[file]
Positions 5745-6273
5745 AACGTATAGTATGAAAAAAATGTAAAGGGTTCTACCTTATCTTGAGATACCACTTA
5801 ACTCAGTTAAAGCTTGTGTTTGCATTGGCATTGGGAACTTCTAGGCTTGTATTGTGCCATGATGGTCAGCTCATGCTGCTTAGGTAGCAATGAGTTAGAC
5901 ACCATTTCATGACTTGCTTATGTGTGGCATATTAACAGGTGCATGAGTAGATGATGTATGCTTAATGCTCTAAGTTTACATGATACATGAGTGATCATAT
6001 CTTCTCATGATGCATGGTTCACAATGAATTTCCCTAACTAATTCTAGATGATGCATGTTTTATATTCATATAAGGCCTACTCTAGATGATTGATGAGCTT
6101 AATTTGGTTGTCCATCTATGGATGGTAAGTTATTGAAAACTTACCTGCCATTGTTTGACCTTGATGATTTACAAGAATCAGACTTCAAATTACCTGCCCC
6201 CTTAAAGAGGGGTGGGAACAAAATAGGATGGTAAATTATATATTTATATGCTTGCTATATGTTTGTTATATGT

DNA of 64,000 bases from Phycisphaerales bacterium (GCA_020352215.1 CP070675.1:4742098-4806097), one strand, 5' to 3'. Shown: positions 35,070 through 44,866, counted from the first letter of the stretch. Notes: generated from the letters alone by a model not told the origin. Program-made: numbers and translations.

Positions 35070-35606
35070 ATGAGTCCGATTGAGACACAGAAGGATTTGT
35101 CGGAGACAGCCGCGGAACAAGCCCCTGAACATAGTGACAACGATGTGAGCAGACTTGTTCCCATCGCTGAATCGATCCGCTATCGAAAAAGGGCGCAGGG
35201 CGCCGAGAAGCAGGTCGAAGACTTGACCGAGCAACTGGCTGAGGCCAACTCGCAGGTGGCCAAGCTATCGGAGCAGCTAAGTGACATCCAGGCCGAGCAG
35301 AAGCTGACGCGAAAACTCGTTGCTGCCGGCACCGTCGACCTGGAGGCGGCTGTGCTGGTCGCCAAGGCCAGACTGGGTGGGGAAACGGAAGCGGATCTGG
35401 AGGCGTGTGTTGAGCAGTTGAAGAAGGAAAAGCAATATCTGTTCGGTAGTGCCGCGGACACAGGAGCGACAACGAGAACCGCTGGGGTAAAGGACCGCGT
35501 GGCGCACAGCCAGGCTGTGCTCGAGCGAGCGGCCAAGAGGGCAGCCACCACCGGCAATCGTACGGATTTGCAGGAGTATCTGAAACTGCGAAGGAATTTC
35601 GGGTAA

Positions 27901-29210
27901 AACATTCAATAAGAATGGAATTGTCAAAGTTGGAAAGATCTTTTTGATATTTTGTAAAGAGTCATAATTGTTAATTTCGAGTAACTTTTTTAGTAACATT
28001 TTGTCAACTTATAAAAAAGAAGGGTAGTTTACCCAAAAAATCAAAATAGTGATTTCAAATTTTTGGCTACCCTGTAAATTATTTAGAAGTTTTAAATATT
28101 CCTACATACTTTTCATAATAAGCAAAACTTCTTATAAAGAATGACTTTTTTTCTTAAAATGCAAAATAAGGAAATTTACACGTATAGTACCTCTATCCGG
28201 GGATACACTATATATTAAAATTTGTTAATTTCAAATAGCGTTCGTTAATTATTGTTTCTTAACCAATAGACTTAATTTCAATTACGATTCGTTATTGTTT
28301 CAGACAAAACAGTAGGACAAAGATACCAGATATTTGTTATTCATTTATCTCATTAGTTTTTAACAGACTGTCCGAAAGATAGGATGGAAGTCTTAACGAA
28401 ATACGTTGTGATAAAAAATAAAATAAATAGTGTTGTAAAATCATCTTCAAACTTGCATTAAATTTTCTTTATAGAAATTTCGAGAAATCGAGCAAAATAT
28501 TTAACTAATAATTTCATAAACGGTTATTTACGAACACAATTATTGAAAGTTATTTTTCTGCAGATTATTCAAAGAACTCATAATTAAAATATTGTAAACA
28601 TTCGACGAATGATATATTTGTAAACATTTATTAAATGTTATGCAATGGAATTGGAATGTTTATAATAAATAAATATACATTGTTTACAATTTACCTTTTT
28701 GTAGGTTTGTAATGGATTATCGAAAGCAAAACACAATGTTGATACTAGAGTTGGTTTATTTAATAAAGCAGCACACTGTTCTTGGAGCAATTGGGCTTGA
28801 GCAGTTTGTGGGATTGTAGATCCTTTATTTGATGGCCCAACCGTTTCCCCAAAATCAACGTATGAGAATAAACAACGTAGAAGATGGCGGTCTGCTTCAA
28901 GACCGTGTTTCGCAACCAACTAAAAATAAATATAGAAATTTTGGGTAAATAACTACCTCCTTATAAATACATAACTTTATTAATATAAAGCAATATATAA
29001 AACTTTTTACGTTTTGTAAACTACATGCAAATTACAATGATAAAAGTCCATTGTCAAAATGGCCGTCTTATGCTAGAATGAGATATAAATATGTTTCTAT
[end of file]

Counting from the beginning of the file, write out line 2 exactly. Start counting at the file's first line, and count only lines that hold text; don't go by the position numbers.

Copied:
5745 AACGTATAGTATGAAAAAAATGTAAAGGGTTCTACCTTATCTTGAGATACCACTTA